Tag Archives: Ben Bernanke

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    Off the Cuff: The Turning of the Tide?

    Are we witnessing the beginning of a secular reversal?
    by Adam Taggart

    Thursday, May 23, 2013, 4:17 PM

    3

    In this week's Off the Cuff podcast, Chris and Charles discuss:

    • Bubbles Everywhere
      • How worried should we be?
    • Shaky Sovereigns
      • Will Japan or Europe stumble first? (looks like Japan)
    • Gold's Gilded Future
      • Down for all the wrong reasons
    • Cui bono?
      • Who is reaping the gains of the current market monkeying?

    This is a must-listen Off the Cuff episode given the events of the past 24 hours.

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    Marking the 4-Year Reflationary Rally: How Much Better Off Are We Really?

    Growing amounts of data show a failure to thrive
    by Gregor Macdonald

    Monday, May 6, 2013, 3:31 PM

    0

    The U.S. stock market rally has recently passed its fourth anniversary after the terrifying lows of March 9, 2009.

    During that time, massive and unconventional reflationary policy from the Federal Reserve has managed to lift the S&P 500 by nearly 70%. But perhaps even more improbably, it has finally (?) built a floor under U.S. residential real estate prices.

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    This Gold Slam is a Massive Wealth Transfer from Our Pockets to the Banks

    It likely signals a big downdraft in the stock market, too
    by Chris Martenson

    Monday, April 15, 2013, 7:55 PM

    79

    I am very disappointed by, but not surprised at, the latest transfer of wealth to the bankers from everyone else.  The most recent gold bear raid has vastly enriched the bullion bankers, once again, at the expense of everyone trying to protect their wealth from global central bank money printing.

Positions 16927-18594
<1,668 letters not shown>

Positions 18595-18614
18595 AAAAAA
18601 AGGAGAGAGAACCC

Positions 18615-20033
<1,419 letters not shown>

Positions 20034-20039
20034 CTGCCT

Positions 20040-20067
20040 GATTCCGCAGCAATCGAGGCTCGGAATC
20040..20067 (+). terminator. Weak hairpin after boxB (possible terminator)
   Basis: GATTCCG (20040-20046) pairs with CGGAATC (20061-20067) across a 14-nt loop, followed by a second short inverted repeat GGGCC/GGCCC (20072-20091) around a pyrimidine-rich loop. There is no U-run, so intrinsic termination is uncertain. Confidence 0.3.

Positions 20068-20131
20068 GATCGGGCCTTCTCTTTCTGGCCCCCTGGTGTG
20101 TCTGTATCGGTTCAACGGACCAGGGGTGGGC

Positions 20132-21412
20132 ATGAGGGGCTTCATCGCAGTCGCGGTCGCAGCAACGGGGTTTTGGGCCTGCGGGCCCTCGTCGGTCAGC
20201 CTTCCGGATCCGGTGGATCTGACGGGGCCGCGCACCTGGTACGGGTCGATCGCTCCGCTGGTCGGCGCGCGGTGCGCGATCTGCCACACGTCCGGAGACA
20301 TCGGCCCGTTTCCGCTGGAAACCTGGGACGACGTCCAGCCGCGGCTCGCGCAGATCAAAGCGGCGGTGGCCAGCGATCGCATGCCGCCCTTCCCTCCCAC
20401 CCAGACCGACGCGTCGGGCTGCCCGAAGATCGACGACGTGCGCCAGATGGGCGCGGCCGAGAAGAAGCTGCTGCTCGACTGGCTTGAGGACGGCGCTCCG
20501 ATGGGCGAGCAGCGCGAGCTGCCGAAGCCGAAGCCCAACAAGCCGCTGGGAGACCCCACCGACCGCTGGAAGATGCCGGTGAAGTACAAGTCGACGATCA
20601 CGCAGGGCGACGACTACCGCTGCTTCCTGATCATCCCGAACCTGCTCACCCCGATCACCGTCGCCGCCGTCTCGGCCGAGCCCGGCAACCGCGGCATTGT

The central plank of Bernanke's magic recovery plan has been to get everybody back borrowing, spending, and "investing" in stocks, bonds, and other financial assets.  But not equally so, as he has been instrumental in distorting the landscape towards risk assets and away from safe harbors.

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    Say Goodbye to the Purchasing Power of the Dollar

    Mr. Bernanke goes to Crazytown
    by Adam Taggart

    Monday, March 25, 2013, 3:29 AM

    108

    On a long solo car trip this past weekend, I downloaded several podcasts to listen to as the miles passed. One was a classic: The Invention of Money, originally released by NPR's Planet Money team back in January of 2011. I highly recommend listening (or re-listening) to it in full.

    The podcast is a great reminder of how any currency in a monetary system is a fabricated construct. A simpler way to explain this is to say it has value simply because we believe it does.

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    How to Survive the Mother of All Bubble Burstings: A Collapse of the Bond Market

    It's time to batten down the hatches
    by Chris Martenson

    Thursday, March 21, 2013, 8:43 PM

    50

    Executive Summary

    • The three main signs presaging a bond-bubble collapse are now evident
    • Why the Fed will fail to get new credit debt growth at the rate it needs
    • The return of CDOs and other risky tactics that show market participants have returned to reckless thinking
    • How a bond market collapse will play out
    • How to product yourself and your wealth during the extreme pain of a bond market collapse